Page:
WYOMISSING, Pa. — A team of Penn State Berks students wants to help their fellow students in their job search. Appropriately named Resilient Resumes, the team was one of 20 finalists in the Nittany AI Challenge at Penn State University Park on April 3.
Resilient Resumes has developed a web application designed to walk the user through the resume creation process, asking guided questions to assure that the user has included all necessary information. Then the resume will be analyzed utilizing artificial intelligence and the application will output recommendations to help the user improve various features in the resume.
The Resilient Resumes team is comprised of project lead Amie Croteau, a junior majoring in information sciences and technology (IST); Ethan Adams, a junior with a double major in IST and security and risk analysis (SRA); and Ian Morrissey, a junior majoring in SRA and minoring in IST, all students at Penn State Berks. They are joined by Bryan Cruz, a junior majoring in computer science at Penn State Harrisburg. Faculty advisers are Abdullah Konak, professor of IST, and Yuan Xue, assistant professor of IST, both from Penn State Berks.
“The idea came about from brainstorming [for the Nittany AI Challenge] and frankly, frustration from trying to get an internship,” explained Croteau. “I'm a non-traditional student, so my resume looked very different. I wanted it to be really good before I sat down with Career Services.
“We wanted to create a tool that can give students feedback immediately after writing their resume and confidence when they are applying for an internship or job," Croteau added. "That's where Resilient Resumes was born.”
Adams explained, “Amie started up the project with a proposal for a resume feedback application. Dr. Konak offered to bring me on board and the rest is history. This experience has been really exciting! I am the machine learning lead for our team, so I am responsible for creating the algorithm that turns a student resume into a resume marked up with feedback and ratings.”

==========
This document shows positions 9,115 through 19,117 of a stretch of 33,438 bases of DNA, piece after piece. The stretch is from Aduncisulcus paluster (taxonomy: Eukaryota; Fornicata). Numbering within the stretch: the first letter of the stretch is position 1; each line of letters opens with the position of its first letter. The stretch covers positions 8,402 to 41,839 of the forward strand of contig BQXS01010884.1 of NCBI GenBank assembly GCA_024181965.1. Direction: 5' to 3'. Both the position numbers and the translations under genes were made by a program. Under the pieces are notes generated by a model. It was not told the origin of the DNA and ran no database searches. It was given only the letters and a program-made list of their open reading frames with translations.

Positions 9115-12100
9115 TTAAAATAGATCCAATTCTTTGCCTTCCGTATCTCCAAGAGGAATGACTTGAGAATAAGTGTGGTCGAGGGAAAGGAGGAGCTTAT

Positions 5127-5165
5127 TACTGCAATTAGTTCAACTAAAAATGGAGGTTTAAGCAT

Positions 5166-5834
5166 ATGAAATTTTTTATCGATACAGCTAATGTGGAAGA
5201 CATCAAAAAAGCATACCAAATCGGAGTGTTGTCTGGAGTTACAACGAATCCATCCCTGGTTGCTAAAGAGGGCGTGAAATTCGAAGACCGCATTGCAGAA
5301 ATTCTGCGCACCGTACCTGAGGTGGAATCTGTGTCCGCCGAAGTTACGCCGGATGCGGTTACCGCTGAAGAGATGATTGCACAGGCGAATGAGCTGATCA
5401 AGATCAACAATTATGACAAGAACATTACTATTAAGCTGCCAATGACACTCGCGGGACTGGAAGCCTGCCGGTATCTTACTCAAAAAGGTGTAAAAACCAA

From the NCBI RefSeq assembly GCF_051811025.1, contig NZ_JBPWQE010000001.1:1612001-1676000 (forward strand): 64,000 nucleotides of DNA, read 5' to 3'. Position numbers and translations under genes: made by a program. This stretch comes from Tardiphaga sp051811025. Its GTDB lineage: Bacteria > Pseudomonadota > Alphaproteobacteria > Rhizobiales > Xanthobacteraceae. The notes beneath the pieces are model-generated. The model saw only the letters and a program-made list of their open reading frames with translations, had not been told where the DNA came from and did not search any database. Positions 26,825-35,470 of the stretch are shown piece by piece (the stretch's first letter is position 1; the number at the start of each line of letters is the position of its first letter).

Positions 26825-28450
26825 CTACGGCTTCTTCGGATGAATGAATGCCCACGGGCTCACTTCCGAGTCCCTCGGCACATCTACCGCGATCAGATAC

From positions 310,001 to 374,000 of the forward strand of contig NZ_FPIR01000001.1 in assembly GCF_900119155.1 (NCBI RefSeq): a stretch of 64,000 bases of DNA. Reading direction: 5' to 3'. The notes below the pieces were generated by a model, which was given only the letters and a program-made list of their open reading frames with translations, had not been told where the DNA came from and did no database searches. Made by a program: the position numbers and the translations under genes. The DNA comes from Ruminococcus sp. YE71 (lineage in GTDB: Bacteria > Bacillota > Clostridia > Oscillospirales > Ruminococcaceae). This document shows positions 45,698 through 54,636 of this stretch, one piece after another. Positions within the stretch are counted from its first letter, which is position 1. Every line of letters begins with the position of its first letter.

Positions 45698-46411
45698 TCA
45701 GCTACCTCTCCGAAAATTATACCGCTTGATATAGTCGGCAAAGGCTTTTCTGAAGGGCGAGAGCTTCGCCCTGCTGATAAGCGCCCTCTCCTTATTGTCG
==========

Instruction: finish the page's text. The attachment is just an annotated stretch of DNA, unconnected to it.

Cruz said he knew Croteau from Reading Area Community College: “I’m a student at Capitol [Harrisburg] campus but I live in Berks County. I asked Amie if she wanted to do anything for the Nittany AI Challenge and it turned out that she was looking for people to join the team.
“We have all been through the pain of refining a resume – it’s a long and painful process. My role on the project is designing and programming the web application, which gathers the data and shows the student feedback," said Cruz. "I also helped design how the data is organized on the backend so the artificial intelligence can analyze it.”
To enter the challenge, teams were asked to submit solutions using the artificial intelligence platform of their choosing to address real-world problems facing students at the University. AI companies including Amazon, Google, Microsoft and Oracle offer hands-on workshops during the challenge to assist students with development.
Penn State student teams submitted more than 63 proposals during the Idea Phase of the 2019 Nittany AI Challenge. Twenty of those teams have been selected by a panel of judges to receive $500 from the Nittany AI Alliance to move their idea forward and develop a prototype.
Each of the teams receiving prize money were required to submit a prototype of their original proposed project on April 3. All participants were eligible to submit prototypes for evaluation, regardless of success in the first phase. Up to 10 prototype submissions were awarded $1,500 prizes to further support the development of a minimum viable product (MVP) for the third phase of the challenge.
"This experience was an amazing opportunity for me as the project lead,” stated Croteau. “I am looking to pursue a career in software management and this project gave me a chance to experience a close-to-real-world opportunity. Thankfully, my entire team was onboard and motivated to meet the milestones needed. We are looking forward to continuing development and sharing with the community how to make their resume resilient to the marketplace.”
Konak explained the value of this project to students.
“Artificial intelligence (AI) and machine learning technologies are changing the world in a way that we have not seen since the widespread use of the Internet," said Konak. "There is a tremendous interest in these technologies among our students. With this project and some other initiatives at Penn State Berks, we aim to create research-based experiential learning experiences for our students.
“Personally, I am grateful for funding from the Frederick H. and Austra Gaige Fund to Support Innovation and an Institute of CyberScience Seed Grant. I also would like to thank Alexa Wojciechowski, Coordinator of Placement and Internships in Career Services, for providing us with valuable expertise in this project," Konak added.